This year marks Nexus Modular’s expansion from its original location in Chemainus to a 16,000-square-foot manufacturing facility in Cobble Hill. The new headquarters enables each of the tradespeople, craftsmen and designers to work on multiple projects simultaneously under a single roof. The convenience minimizes travel time, eliminates weather-related holdups, and reduces waste associated with the building process. It also makes good business sense as it allows Nexus Modular’s projects to go from inception to completion in a mere 120 days, with only a few days of actual on-site time for delivery of the finished product. For houses built within what he calls the company’s sweet spot—between roughly 400 and 1,700 square feet—Al confidently boasts that a factory-built home can be 10 to 20 per cent less expensive than a conventional home.
The past few months have seen Nexus Modular working alongside the Cowichan Housing Association to provide local housing options for those who need it the most. The company has also worked with Cowichan Tribes to build upwards of 34 units of housing in a multi-family setting.
Although Nexus can provide suitable and affordable options for a variety of commercial and industrial projects, Al says, the company is housing-focussed. Whether a property owner is looking for a principal residence or looking to add an accessory dwelling unit (ADU) to an established site, Nexus Modular has the flexibility to accommodate a wide range of requests.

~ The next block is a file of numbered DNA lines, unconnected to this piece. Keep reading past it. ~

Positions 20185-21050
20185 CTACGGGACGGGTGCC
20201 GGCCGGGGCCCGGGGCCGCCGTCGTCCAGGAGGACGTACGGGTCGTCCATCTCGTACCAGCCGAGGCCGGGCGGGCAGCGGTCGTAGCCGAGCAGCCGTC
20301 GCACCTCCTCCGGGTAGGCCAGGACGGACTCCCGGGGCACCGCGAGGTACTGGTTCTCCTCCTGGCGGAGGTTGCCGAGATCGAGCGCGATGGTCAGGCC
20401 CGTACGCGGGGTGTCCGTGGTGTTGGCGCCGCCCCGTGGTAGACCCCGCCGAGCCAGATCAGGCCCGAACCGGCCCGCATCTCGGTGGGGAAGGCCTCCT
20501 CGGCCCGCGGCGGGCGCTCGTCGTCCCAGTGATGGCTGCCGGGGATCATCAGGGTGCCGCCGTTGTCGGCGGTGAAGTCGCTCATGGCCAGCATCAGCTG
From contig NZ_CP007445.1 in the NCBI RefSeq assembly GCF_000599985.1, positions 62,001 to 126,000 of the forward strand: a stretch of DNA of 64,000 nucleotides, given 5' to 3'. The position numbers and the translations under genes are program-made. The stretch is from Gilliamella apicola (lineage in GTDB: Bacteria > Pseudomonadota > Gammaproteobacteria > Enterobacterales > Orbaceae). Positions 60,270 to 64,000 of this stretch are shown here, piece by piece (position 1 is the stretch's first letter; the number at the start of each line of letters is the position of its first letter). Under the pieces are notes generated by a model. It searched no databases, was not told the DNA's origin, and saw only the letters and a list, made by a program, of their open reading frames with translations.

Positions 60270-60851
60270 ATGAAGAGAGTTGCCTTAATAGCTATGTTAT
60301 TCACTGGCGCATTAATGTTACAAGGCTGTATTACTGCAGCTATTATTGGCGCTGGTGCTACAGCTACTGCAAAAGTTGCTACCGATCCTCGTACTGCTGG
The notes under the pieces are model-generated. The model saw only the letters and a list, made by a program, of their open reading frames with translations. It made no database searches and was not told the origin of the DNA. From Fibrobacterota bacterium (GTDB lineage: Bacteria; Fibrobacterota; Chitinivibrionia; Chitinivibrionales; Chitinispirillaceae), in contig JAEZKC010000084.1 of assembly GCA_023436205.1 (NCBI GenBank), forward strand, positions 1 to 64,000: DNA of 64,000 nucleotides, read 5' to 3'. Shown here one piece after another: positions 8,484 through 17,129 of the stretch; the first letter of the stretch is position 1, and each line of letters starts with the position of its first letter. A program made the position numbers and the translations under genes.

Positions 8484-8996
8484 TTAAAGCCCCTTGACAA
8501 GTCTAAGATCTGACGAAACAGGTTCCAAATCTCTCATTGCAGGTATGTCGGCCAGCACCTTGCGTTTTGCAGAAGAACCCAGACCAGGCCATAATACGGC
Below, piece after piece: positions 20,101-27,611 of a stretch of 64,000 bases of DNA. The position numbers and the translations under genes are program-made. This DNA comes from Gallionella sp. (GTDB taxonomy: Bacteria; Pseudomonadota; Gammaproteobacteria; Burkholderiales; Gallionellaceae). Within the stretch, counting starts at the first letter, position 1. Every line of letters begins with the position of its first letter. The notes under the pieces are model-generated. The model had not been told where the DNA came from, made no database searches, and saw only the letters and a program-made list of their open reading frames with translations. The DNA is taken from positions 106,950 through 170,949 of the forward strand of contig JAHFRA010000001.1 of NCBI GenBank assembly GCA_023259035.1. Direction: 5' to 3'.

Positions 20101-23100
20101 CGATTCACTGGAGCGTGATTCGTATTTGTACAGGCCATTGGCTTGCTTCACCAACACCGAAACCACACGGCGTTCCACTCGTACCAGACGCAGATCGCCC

“There’s lots of options, absolutely,” Al says. “We do a lot of home offices, yoga studios, farm stands—all of those types of applications. We are also involved in multi-family projects, laneway houses and farm-worker housing. We’ve got the ability to look at projects outside of housing and see how the modular approach can fit those situations, but our growth moving forward is housing-focussed. The single- and multi-family units are absolutely our core business.”
And don’t let talk of manufactured homes stir up images of drab, utilitarian prefabricated clones. A quick look at some of the company’s completed projects around Southern Vancouver Island or on the Nexus Modular website reveals a stylish and contemporary look that features efficiently designed layouts to make that smaller footprint feel larger.
“One of the cool things about having our in-house design team is that we can control the project,” Al says. “This allows us to create a very traditional product or a very contemporary product. We can really tailor the look and feel of the product to the homeowner’s needs.
“And because we are a Vancouver Island company serving a Vancouver Island base, we have that ability to have that in-person, one-on-one consultation with all of our clients so we can walk the homeowner through the entire process.”
More details at Nexus Modular
Story courtesy of Boulevard Magazine, a Black Press Media publication